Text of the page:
“I don’t like the modern music,” came the reply.
“So we won’t play modern music,” Simon encouraged his new friend.
“Aye, but can you play traditional, boy?” The old timer laughed, slapping his hand on his knee, guessing that Simon could not.
“No, I can’t,” came back the honest reply, “but I’m sure you can teach me.”
Squirting a spit from the side of his mouth as he chewed on his tobacco, the old man seemed to think carefully about the offer. Then, with a cheeky grin, he said, “What if I don’t want to teach you?”
Enjoying the good-natured banter, Simon teased back that the older man might not be that good anyway and maybe he had no teaching in him, but his comment seemed to have the opposite effect.
“Hoy, that’s no way to speak to a pensioner; you should have a bit more respect for age. I’ll teach you how to play traditional all right, boy, but I’ll teach you a bit of manners first.”
Simon couldn’t help but laugh. “Ah, brilliant, so we are going to have a session, after all.”
“Harumph, stop you’re clowning about and tell me what your name is again.”
“Simon. I have a band called Simon and the Heartbeats.”
“Aye, well, I’m Dan. Dan the fiddler, they call me.”
Plans were made and times arranged to suit them both. As the old man said his farewells and began to hobble on his way, an enthusiastic Simon called out, “See you at eight, but how will I know which pub?”
“What do you mean which pub, ya fecking edjit?” Dan turned to reply. “Sure, Raferty’s is the only pub in the village. You can start a session in Raferty’s with two players and by closing time, there could be twenty-two playing. Sure, everyone around these parts plays something,” he grunted, unimpressed with the flamboyant youth.
* * *
Simon pulled up outside Raferty’s pub at ten minutes to eight. Unlike in the city, finding somewhere to park wasn’t a problem. From the outside, it looked more like a shebeen. If not for the name ‘Raferty’s’ painted crudely above the doorframe, then in smaller lettering ‘Ales, Beer and Stout’, it looked much like any of the other houses on the terrace. Handwritten posters advertising local events blocked daylight from the windows. Looking forward to the challenge, he took a deep breath, pushed open the door and stepped inside.
A tall, shapely girl, with long, curling, copper-coloured hair, stood behind the bar. Finding his attraction towards her intriguing, Simon stood near the door and observed for a moment as she smiled and laughed while tending to the needs of the regulars. He took in her beauty a little longer, then finally made his approach.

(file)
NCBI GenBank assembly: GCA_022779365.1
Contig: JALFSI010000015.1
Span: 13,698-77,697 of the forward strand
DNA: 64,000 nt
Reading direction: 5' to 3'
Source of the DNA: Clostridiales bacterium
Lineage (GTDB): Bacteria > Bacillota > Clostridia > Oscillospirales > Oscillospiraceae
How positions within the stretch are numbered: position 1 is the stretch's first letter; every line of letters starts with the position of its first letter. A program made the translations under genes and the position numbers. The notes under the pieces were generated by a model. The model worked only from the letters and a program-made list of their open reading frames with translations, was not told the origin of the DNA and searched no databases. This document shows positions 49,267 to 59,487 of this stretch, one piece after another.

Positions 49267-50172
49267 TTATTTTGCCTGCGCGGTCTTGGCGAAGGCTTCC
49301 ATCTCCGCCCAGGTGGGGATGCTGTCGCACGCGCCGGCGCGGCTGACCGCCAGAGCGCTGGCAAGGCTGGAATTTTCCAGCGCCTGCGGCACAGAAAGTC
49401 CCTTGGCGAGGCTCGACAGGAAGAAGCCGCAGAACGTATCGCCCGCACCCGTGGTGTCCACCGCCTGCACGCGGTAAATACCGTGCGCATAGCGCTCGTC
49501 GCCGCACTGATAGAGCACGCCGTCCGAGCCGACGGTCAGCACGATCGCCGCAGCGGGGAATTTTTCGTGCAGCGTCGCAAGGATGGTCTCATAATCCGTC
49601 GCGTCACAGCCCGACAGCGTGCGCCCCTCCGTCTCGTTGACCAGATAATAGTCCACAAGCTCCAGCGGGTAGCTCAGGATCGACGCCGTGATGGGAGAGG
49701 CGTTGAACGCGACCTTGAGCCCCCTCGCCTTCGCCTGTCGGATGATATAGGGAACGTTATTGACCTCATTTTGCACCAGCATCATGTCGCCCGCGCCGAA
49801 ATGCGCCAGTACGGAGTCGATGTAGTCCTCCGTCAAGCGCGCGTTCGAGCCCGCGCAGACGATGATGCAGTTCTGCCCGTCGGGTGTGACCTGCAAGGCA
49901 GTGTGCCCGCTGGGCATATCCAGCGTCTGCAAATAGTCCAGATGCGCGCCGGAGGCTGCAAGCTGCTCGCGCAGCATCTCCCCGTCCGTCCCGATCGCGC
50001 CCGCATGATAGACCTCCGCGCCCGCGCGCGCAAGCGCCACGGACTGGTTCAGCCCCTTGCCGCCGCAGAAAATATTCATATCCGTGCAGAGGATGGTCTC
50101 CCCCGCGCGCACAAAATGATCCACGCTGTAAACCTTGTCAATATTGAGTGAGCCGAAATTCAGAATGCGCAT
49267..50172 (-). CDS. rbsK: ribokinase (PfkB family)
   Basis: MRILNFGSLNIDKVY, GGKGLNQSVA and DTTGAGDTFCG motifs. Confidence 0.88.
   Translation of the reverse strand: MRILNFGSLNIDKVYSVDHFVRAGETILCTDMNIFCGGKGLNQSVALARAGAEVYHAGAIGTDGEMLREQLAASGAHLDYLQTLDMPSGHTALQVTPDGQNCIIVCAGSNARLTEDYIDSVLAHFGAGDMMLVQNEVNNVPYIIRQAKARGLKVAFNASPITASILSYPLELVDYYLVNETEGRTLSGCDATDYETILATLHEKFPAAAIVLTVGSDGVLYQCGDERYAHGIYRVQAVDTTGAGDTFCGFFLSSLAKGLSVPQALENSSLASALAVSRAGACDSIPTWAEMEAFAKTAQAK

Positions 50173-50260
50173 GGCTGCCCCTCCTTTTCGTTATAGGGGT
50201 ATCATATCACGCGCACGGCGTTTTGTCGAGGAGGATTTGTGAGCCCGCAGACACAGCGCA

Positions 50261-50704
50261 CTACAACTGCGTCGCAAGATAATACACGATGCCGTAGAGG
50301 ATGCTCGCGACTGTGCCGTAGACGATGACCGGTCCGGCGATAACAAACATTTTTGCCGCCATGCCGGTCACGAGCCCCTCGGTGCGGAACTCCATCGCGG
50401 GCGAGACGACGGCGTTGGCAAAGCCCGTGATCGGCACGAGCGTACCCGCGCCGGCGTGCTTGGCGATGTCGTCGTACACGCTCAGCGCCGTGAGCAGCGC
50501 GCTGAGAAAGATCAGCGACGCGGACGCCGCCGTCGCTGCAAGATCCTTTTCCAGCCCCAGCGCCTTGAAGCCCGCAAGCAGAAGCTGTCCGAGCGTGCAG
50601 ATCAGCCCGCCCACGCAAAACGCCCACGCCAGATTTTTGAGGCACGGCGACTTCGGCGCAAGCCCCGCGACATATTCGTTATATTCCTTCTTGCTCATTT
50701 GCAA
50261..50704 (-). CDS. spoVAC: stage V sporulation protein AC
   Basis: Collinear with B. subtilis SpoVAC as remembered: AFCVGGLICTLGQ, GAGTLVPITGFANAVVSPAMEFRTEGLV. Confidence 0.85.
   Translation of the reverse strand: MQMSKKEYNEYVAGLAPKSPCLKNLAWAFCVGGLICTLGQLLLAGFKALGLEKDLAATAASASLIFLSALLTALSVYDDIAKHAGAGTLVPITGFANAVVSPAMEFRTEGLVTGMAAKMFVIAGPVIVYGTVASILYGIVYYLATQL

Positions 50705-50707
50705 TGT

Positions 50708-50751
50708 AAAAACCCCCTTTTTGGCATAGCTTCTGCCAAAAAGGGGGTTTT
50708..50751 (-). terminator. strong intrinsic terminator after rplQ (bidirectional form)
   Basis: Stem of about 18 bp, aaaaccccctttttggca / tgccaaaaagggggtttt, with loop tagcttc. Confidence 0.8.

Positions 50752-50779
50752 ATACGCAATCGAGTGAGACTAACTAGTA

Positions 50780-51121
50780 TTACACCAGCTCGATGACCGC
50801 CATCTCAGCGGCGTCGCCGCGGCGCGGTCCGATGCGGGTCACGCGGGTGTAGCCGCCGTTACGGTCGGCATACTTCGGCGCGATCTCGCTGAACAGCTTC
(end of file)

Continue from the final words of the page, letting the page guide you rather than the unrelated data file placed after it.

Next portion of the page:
As she turned to look his way, he could not stop himself from staring. She had the most beautiful, big, green, sparkling eyes that he had ever seen and her radiant smile be
“What will it be?” she asked in a coarse rural accent.
Expecting a more gentle tone of voice from someone so beautiful, he was immediately taken aback and clumsily mumbled, “Oh, a glass of Cola with ice, please.”
When she had served up his drink and then given him his change, she said, “Your name is Simon, isn’t it?”
Being recognized wasn’t unusual for Simon and his fellow band members, but it felt so much better when it was by such a beautiful girl. Trying not to appear too cocky, he confidently leant his elbow on the bar countertop and put on his flirtiest smile. “Ah, so you’re a fan of the Heartbeats, are you?”
“Simon and the Heartbeats, my band. We play pop/rock.”
The barmaid burst out laughing. “I’ve never heard of ye. Anyway, I’m not into rock. It was Dan the fiddler that said you would be in, and as you are the only stranger here, it had to be you. He is sitting over there in the corner.” She giggled as she pointed the way.
Oh my God, Simon thought, as he turned from the bar and made his way to the corner. How embarrassing was that?
The old man, still dressed in the ‘scarecrow’ outfit he’d worn that morning, was in the company of several other men, all speaking in Gaelic.
As Simon pulled up a chair, Dan looked up. “Well, you got here, but where’s your instrument?”
“I left it in my car until I was sure you were here.”
“Well, am I here?”
“Go and get it,” snapped Dan.
Simon went off to fetch his guitar. When he got back to the corner, he rested the instrument on a barstool beside him and sat down to relax in the company of strangers who spoke a language he did not understand.
by Harry McGilloway have rating 4 out of 5 / Based on32 votes